Foreign companies have been on a buying spree in American markets. But, is accepting foreign investment into the U.S. economy a bad thing?
Every day in the media you hear how bad the U.S. economy is – whether it’s a recession, slowdown, etc. This negative perception that is accentuated by the one-sided news coverage has created fears about the U.S. economy, and these fears are being blamed for the drop in stock values.
On the other hand, stock prices of American companies might be undervalued – and foreign entities are viewing this as a prime buying opportunity.
“So far foreigners buying chunks of Wall Street has not triggered the same political uproar as a Dubai company’s ill-fated effort to take over operations of U.S. ports, perhaps because politicians know the alternative could be painful,” NBC correspondent Lisa Myers said on the January 16 “NBC Nightly News.”
Turning foreign investment away would have dire consequences in the short-term, as CNBC’s Erin Burnett pointed out.
“[T]hey could lay off a lot more people, lose a lot more money, put the financial system at risk; or they could get the money being offered by Asians and Arabs,” Burnett said in the report. “Right now that's by far, of the two, the better choice.”
Even though Burnett showed the reward outweighed the risk, “Nightly News” still trotted out Alan Tonelson of the United States Business and Industrial Council, a “trade and manufacturing policy” think tank that advocates a protectionist trade policy according to its Web site.
“We should all be worried at the prospect that foreign governments are going to gain even more influence than they already enjoy over the U.S. economy and the U.S. government,” Tonelson said.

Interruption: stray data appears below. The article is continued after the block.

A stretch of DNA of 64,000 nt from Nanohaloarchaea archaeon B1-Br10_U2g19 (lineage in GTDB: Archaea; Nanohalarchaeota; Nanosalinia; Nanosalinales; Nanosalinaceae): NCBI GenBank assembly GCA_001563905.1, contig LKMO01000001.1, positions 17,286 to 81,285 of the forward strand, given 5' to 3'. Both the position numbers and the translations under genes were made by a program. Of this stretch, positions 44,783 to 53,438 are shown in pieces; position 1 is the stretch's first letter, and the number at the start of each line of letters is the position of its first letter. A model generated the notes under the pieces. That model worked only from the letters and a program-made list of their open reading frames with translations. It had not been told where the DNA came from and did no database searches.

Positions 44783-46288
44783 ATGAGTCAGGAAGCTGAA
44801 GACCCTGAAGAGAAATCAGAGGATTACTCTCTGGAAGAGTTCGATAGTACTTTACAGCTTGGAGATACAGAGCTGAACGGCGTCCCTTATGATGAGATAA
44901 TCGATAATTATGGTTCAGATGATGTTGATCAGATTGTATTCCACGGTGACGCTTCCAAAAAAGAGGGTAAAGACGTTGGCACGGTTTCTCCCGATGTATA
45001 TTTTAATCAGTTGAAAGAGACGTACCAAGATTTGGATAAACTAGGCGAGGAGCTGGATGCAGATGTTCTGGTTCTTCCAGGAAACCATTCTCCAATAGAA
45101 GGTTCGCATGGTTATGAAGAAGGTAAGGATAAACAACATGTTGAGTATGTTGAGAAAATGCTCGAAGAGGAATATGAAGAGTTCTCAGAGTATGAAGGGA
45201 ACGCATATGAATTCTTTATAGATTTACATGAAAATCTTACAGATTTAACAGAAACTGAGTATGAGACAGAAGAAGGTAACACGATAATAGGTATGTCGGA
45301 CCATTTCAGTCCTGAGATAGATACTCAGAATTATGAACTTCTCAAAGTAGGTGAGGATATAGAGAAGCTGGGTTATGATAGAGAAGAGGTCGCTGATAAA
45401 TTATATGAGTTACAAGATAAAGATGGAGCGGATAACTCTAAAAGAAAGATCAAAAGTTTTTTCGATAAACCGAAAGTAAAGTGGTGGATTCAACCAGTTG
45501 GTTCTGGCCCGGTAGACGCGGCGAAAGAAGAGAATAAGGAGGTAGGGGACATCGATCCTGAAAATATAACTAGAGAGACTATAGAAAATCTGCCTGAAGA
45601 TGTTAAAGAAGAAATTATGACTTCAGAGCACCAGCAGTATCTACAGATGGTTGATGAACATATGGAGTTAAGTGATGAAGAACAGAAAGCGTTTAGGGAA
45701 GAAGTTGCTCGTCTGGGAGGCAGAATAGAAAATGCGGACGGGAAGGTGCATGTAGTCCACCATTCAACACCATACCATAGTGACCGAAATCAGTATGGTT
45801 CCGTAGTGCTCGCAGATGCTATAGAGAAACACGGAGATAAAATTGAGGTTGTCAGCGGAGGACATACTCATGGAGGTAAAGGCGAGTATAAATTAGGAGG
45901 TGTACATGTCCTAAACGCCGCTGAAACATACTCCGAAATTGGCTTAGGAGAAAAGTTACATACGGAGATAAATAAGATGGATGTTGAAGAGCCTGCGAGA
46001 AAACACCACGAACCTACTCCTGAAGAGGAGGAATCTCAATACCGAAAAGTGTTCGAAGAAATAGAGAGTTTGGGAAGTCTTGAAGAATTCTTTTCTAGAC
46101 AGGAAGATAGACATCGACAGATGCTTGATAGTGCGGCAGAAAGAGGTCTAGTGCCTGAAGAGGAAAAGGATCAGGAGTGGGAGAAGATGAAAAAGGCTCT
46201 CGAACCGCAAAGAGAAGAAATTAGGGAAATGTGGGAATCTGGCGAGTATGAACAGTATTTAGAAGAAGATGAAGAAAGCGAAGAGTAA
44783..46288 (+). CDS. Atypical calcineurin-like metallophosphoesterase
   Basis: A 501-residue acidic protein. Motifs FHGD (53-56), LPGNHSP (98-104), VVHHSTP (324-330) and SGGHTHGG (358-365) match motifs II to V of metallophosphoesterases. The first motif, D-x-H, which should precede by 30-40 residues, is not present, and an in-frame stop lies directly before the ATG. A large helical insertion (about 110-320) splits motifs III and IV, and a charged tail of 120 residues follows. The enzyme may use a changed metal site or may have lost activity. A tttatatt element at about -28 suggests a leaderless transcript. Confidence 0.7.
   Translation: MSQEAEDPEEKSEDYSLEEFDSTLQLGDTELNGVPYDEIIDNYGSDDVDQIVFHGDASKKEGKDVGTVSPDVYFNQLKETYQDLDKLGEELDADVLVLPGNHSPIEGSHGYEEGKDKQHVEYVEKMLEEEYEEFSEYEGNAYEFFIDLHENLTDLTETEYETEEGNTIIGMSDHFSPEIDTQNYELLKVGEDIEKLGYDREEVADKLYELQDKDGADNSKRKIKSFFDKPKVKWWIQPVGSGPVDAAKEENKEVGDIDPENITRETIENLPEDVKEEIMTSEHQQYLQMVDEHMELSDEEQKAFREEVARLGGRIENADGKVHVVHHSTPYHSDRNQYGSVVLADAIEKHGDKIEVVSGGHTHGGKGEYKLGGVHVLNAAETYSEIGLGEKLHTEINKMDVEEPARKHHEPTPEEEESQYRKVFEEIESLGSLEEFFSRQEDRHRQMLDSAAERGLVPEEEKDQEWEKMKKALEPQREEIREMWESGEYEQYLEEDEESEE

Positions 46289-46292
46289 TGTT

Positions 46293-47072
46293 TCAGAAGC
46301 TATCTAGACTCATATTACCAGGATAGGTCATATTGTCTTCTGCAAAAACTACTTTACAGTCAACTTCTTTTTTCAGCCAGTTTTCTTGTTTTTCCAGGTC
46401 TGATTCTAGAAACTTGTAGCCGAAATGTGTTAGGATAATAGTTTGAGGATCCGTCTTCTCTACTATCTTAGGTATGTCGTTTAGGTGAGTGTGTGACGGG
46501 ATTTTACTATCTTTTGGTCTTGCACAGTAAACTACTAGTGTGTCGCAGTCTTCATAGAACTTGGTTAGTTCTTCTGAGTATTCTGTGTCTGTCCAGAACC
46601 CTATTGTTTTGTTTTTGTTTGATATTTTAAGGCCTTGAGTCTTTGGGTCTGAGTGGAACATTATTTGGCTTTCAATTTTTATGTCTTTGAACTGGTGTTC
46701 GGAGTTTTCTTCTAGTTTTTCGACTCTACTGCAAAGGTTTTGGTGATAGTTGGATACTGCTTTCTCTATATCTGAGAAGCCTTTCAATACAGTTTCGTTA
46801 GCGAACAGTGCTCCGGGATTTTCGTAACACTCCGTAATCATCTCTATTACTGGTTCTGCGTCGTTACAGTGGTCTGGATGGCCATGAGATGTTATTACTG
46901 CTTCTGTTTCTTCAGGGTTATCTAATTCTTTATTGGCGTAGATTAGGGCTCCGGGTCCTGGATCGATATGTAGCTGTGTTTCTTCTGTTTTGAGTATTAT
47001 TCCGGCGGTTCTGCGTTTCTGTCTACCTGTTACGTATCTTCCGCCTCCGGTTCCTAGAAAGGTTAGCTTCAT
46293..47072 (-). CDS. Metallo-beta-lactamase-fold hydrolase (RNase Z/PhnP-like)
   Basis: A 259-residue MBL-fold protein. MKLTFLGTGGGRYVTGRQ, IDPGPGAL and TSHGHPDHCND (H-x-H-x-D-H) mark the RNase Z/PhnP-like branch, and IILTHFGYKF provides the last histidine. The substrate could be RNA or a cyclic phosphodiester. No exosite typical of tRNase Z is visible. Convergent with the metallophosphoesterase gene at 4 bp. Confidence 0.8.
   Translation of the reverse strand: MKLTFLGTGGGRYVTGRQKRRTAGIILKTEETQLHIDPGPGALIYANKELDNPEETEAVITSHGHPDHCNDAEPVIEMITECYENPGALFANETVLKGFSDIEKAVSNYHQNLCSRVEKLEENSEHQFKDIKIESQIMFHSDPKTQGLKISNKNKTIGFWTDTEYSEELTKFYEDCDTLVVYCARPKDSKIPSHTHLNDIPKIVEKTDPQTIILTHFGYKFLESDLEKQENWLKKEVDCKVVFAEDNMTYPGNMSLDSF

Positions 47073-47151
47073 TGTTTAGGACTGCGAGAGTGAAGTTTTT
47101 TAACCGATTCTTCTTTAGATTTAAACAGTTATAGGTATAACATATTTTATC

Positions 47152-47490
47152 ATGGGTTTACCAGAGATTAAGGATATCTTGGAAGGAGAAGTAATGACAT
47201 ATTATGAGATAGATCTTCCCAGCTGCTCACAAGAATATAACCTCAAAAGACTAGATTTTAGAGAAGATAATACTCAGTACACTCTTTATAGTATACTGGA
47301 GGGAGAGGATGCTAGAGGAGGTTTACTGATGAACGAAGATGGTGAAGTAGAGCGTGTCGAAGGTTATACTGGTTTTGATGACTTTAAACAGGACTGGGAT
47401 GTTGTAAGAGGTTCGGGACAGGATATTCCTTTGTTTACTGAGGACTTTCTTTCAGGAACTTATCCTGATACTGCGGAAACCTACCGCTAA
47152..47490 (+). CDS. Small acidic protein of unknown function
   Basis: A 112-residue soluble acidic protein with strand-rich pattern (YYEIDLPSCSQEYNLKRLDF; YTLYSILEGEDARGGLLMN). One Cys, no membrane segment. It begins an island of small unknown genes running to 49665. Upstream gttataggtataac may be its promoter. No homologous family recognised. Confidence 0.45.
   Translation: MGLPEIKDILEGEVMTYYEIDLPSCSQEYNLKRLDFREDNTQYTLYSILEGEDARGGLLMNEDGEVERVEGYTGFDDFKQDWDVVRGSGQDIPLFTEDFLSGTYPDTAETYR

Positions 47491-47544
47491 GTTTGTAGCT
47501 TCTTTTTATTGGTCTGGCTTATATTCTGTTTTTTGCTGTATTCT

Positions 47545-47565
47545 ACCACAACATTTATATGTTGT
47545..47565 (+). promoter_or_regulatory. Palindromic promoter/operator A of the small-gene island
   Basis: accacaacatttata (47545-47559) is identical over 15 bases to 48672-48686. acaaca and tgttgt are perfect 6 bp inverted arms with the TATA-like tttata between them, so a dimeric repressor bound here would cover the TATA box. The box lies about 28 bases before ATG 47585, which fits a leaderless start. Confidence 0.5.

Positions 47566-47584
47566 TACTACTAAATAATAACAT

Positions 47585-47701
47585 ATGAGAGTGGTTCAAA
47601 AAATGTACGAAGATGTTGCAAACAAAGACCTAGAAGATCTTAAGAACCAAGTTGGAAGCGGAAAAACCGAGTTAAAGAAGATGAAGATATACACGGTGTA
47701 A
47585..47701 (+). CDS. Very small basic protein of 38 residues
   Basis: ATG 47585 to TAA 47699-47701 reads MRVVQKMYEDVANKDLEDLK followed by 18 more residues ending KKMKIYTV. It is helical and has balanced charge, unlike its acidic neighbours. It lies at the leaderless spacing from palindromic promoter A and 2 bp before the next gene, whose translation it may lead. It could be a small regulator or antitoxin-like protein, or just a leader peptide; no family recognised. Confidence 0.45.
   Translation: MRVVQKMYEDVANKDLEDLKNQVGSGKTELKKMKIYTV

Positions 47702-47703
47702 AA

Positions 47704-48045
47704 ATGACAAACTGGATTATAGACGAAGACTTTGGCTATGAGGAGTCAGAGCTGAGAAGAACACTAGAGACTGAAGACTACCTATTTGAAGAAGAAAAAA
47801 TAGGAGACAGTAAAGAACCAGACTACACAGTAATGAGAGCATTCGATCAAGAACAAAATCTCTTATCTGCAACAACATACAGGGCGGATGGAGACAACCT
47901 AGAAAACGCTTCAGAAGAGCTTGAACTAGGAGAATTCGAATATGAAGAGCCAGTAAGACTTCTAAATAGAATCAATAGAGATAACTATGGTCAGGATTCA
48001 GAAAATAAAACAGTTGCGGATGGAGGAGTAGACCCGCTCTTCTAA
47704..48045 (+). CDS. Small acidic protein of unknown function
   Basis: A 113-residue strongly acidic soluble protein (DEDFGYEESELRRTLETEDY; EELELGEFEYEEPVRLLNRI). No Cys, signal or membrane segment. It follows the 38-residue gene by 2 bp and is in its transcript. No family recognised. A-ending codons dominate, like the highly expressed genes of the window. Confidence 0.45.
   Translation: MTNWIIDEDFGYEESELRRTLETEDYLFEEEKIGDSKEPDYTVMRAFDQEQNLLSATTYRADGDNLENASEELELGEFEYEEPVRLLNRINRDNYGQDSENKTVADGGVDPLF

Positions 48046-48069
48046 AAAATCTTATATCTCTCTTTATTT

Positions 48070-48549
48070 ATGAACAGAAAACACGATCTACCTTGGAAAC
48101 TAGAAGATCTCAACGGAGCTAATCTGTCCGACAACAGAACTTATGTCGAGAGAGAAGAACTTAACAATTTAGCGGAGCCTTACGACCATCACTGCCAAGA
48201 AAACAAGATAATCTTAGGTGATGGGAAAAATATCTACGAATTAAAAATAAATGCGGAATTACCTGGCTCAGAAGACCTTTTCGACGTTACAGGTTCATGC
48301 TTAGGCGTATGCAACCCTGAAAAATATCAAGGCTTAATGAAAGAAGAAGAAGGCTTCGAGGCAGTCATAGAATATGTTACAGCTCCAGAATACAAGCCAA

According to NBC, there has been a lot of foreign investment in U.S. financial companies, particularly companies that were hit hard by the rash of bad debt plaguing the housing market.
“The influx of money from everyone from a Saudi prince to foreign governments has been staggering: Citigroup, $20 billion, including funds from governments of Singapore, Kuwait and Abu Dhabi; Merrill Lynch, $12.8 billion, some from Korea, Kuwait and Singapore; Morgan Stanley, $5 billion from China. Experts say the banks had little choice,” Myers said.
The report did not explain why it makes sense for foreign entities to invest in the United States. It’s not to have a controlling stake in the U.S. economy, but because the American free enterprise system gives them the benefit to make the most money.
“The Chinese aren’t investing in America, the Arabs aren’t investing in America because they like us,” said George Freidman, founder of Strategic Forecasting, Inc., a private intelligence company, on the Dec. 17, 2007, Dennis Prager radio program. “They are making very careful choices about where they’re likely to make the most money by investing. And what the Chinese are saying is, ‘I don’t want to invest in China. I don’t care if it’s got 10, 12 percent growth. This is a dangerous climate. If I want to put my money into long-term growth, I’m going to do it in the United States.’ And the Arabs are saying the same thing.”
According to Freidman, the U.S. economy has an advantage to lure foreign investment because it can handle large infusions of investment better than any economy in the world, including the European economy.
“The problem is, there is no economy large enough for them to metabolize,” Freidman said. “There are no markets as large as American markets. So for them to sell it off, you then have to ask, ‘Where are they going to put it?’ And the real issue is – let’s say they found ways to stuff it into Europe. Well, they’d force interest rates down in Europe and interest rates would come pouring back into the United States.”
On January 17, Federal Reserve Chairman Ben Bernanke testified before the House Budget Committee and explained despite the perception of doom and gloom about the American economy, it has shown time after time it has the ability to overcome these speed bumps.
“But, over longer periods of time, the U.S. economy has shown remarkable and consistent growth particularly in the last decade or so,” Bernanke said. “Productivity growth has been outstripping other industrial countries quite consistently.”